Class 6A-I 1. Jenks, 2-0 (1) 2. Tulsa Union, 1-2 (2) 3. Mustang, 3-0 (3) 4. Broken Arrow, 2-1 (4) 5. Southmoore, 3-0 (5) 6. Owasso, 1-1 (6) 7. Norman North, 3-0 (7) 8. Edmond Santa Fe, 2-1 (8) 9. Westmoore, 1-2 (9) 10. Edmond Memorial, 1-2 (10) Dropped out: None Class 6A-II 1. Tulsa Washington, 2-0 (1) 2. Bixby, 2-1 (2) 3. Midwest City, 2-1 (3) 4. Lawton, 1-1 (4) 5. Bartlesville, 3-0...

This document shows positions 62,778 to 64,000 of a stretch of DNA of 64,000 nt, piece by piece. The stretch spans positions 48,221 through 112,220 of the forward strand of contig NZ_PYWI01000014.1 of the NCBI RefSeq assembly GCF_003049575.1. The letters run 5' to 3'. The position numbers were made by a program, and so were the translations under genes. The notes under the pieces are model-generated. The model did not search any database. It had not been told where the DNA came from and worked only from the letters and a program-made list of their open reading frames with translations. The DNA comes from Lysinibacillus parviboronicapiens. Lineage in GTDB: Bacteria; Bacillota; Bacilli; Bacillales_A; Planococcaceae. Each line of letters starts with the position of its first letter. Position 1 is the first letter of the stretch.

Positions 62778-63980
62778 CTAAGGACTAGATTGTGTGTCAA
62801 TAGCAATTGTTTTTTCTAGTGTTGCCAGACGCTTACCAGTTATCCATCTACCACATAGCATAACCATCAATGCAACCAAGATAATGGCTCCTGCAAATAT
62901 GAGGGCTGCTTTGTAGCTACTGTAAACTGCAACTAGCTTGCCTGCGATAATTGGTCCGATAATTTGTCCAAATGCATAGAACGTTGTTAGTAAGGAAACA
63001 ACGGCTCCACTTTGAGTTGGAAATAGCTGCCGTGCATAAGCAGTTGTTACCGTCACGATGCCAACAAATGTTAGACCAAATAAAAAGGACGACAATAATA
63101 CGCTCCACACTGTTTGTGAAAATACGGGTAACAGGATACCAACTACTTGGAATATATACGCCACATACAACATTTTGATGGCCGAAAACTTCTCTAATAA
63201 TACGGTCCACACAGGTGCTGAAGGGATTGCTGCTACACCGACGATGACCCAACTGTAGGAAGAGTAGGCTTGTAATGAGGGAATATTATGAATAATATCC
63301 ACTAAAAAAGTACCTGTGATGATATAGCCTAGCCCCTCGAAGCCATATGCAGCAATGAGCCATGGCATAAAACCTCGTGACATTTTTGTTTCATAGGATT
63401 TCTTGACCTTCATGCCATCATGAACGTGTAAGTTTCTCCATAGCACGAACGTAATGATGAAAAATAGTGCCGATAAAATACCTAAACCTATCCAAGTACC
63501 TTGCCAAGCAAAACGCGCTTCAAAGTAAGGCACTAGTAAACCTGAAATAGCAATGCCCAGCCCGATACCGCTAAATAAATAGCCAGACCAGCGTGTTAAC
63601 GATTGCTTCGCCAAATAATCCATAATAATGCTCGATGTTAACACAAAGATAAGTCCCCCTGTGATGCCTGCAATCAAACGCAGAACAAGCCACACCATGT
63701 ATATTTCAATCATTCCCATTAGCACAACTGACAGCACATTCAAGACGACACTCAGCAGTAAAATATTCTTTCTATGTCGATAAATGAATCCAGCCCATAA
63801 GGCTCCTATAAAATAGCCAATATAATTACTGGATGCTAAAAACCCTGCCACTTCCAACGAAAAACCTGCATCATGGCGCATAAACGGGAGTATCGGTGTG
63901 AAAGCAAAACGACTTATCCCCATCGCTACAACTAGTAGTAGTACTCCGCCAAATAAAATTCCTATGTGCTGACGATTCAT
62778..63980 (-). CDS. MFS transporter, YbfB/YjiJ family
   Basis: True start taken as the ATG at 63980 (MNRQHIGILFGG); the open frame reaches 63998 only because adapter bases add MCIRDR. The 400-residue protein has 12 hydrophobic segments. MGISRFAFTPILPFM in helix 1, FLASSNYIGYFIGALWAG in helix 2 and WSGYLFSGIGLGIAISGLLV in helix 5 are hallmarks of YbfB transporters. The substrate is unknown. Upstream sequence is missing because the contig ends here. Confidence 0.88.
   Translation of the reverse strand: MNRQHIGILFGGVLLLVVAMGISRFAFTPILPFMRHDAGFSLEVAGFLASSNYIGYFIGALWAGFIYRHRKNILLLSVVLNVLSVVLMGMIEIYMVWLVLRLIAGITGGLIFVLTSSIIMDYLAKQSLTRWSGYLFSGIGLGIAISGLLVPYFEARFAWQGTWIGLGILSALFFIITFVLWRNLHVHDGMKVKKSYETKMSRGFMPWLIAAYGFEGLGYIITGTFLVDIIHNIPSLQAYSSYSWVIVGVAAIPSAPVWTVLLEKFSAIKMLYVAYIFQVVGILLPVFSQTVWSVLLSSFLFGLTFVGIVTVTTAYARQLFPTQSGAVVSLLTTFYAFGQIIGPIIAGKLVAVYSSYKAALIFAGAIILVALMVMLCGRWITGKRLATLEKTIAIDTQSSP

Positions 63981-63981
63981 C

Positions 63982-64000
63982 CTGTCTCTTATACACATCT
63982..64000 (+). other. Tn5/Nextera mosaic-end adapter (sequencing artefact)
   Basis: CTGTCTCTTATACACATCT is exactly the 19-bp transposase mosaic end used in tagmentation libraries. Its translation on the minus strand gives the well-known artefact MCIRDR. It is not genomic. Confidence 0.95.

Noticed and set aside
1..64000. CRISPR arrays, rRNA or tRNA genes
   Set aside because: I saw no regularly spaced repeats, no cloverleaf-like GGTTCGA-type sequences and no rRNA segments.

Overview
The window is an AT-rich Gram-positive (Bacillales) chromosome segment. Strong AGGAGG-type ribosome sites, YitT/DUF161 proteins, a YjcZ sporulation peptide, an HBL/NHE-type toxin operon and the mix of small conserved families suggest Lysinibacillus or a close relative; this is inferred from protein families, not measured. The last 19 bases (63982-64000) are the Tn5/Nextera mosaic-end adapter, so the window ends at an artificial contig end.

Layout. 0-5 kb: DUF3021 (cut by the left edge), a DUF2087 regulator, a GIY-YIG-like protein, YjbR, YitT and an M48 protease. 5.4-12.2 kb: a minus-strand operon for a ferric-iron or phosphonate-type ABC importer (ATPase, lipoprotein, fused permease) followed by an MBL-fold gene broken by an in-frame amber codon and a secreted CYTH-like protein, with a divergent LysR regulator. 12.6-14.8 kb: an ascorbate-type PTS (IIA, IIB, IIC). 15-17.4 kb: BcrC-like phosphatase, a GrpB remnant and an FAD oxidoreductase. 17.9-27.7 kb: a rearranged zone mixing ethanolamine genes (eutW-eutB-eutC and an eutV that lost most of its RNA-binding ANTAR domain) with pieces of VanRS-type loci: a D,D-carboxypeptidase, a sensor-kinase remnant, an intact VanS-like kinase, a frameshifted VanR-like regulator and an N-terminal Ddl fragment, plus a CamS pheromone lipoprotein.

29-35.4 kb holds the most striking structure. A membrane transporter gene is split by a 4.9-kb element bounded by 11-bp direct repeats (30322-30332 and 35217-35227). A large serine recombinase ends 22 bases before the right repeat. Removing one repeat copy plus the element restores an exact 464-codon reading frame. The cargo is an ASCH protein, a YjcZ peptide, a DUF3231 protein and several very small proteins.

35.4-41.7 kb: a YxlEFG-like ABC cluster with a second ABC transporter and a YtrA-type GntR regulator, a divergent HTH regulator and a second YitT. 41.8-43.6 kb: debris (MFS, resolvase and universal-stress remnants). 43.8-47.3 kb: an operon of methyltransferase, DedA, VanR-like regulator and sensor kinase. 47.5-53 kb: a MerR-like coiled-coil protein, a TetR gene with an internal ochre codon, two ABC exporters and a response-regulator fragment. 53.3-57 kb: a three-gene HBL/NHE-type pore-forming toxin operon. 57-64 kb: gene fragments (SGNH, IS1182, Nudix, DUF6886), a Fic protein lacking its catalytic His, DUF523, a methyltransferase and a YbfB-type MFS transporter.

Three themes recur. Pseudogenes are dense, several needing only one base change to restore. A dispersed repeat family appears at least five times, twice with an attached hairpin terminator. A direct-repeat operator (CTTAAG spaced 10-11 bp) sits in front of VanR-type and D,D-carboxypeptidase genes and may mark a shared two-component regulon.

The Oklahoman's high school football rankings